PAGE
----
The Shelby County Democratic Party was forcibly disbanded Friday, punctuating years of bitter in-fighting that have recently revolved around former chairman Bryan Carson, according to the Commercial Appeal.
Tennessee Democratic Party chairwoman Mary Mancini said she notified SCDP chairman Michael Pope in a letter Friday that she had chosen to “de-certify” the state’s largest county party, effectively disbanding it.
“Shelby County is very valuable to the Democratic party because there are some good and active Democrats in this county,” she said. “The decision was made because the Shelby County Democratic Party was not supporting, engaging and encouraging all those good and active Democrats.”
In the letter, she said the TNDP would work with local Democrats to “determine their own needs, evaluate the effectiveness of past bylaws and leadership, elect officers and executive committee members, and enact reforms that bring in new people and build a strong grassroots organization.”
Corey Strong, a state party executive committee member representing Memphis, said a party whose main purpose was to organize support around electing Democratic candidates had been rendered ineffective by internal issues, as displayed in past elections.
Most recently, county party members have quarrelled about how to handle allegations that former chairman Carson embezzled more than $25,000 in his tenure. At the direction of Mancini, SCDP chairman Pope approved a $6,000 settlement with Carson, even though the county executive committee had already approved a resolution to file charges against Carson, leading to shouting matches at recent committee meetings.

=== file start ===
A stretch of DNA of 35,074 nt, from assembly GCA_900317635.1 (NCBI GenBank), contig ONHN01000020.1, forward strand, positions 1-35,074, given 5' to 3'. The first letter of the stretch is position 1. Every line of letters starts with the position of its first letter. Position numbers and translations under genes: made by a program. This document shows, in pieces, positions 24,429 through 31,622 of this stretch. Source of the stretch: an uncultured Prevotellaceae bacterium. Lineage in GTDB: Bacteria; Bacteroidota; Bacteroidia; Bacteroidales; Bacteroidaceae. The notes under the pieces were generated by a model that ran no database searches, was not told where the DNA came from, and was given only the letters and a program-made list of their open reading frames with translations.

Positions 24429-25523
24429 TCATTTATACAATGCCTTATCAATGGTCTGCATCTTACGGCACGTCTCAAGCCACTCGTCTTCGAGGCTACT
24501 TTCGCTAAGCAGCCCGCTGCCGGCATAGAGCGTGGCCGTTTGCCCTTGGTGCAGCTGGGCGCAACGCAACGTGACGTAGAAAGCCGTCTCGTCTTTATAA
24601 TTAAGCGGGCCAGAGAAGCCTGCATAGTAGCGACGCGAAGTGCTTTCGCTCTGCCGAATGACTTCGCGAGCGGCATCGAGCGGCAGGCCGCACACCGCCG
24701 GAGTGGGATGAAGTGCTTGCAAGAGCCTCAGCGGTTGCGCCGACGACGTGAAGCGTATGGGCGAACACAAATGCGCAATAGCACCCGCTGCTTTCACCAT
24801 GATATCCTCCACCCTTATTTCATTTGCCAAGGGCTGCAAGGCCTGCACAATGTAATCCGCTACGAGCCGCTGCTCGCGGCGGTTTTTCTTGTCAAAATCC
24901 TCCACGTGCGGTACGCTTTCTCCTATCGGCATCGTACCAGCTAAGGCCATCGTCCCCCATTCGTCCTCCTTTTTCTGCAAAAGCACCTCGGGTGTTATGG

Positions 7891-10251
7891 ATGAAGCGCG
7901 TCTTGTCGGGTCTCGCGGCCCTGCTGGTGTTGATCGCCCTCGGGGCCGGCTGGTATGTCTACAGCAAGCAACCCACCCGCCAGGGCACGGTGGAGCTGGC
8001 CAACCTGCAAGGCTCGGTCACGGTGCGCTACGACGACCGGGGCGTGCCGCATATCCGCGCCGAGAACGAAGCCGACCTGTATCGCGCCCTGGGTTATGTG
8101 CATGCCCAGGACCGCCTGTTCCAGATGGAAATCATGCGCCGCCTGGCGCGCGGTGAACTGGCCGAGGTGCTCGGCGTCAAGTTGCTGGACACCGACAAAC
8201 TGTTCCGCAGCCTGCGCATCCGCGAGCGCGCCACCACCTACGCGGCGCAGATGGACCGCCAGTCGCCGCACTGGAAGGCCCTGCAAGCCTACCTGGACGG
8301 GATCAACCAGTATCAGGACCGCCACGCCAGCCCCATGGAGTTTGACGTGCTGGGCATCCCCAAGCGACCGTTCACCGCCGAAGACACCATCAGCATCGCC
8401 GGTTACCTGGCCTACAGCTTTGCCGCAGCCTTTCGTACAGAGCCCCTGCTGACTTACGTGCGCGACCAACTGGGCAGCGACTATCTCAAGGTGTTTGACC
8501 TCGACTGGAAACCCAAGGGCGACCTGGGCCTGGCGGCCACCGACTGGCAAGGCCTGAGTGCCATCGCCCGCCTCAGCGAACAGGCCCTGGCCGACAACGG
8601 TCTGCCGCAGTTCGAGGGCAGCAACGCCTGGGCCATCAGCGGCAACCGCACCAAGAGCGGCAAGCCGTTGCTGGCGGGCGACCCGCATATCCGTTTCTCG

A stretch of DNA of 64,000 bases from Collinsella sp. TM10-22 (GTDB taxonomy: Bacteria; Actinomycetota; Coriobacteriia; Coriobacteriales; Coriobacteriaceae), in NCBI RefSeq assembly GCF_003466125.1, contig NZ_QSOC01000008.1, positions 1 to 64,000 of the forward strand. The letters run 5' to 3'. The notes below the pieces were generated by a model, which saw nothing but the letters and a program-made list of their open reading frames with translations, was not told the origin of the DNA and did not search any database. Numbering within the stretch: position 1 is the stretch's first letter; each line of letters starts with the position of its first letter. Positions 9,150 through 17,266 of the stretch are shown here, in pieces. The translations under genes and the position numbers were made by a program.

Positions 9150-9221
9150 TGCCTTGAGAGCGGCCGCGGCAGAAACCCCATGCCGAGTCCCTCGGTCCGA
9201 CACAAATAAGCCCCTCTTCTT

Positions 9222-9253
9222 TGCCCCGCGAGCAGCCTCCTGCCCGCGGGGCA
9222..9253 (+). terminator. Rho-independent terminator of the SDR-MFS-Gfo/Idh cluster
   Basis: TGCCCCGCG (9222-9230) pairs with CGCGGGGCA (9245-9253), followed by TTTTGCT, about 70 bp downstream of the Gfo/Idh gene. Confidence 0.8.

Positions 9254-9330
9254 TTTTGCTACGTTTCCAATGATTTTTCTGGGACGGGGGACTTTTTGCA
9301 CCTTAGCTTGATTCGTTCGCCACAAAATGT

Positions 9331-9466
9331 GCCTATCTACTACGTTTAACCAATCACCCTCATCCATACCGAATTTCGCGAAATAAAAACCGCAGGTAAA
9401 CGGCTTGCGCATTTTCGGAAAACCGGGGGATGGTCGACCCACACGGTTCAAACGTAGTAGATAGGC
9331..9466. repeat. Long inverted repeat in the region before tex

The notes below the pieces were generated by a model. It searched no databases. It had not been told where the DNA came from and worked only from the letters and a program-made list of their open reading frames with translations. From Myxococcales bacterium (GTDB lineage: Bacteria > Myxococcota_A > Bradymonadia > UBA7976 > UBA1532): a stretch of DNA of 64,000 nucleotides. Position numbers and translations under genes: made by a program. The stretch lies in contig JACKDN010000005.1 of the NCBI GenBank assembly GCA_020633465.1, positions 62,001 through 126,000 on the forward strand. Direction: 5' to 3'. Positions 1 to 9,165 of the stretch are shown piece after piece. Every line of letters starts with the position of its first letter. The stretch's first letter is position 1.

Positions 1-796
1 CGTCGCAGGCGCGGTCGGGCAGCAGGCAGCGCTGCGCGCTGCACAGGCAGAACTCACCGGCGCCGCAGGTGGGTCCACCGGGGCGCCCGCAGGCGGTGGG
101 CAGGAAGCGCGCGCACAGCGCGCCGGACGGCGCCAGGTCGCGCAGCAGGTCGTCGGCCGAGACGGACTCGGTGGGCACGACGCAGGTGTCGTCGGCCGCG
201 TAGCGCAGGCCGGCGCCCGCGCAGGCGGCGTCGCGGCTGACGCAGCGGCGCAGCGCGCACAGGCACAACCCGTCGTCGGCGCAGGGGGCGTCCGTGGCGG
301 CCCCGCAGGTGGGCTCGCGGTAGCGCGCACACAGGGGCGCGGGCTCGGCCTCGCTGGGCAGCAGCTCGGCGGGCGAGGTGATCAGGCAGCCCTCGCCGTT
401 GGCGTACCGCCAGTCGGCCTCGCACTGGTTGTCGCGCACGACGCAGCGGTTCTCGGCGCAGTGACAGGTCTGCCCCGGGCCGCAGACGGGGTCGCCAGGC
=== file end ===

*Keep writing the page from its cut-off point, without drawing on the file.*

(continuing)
Strong said the party was being disbanded because it wasn’t “living up to its purpose.”
“This is not about an individual,” he said. “This is about a systemic inability to meet the party’s own charter and the minimum requirements of the state party.”
He said state executive committee members from Memphis were the ones who pushed Mancini to decertify the party because they didn’t want the party to “flounder on the local level.”
Carson and his mother, Gale Jones Carson, are both members of the state executive committee.
Strong said the party would be reorganized, possibly as early as November, under the supervision of local elected Democrats. The party’s money would be moved into a trust until the party is reconstituted. A meeting with party stakeholders is scheduled in two weeks, Mancini said.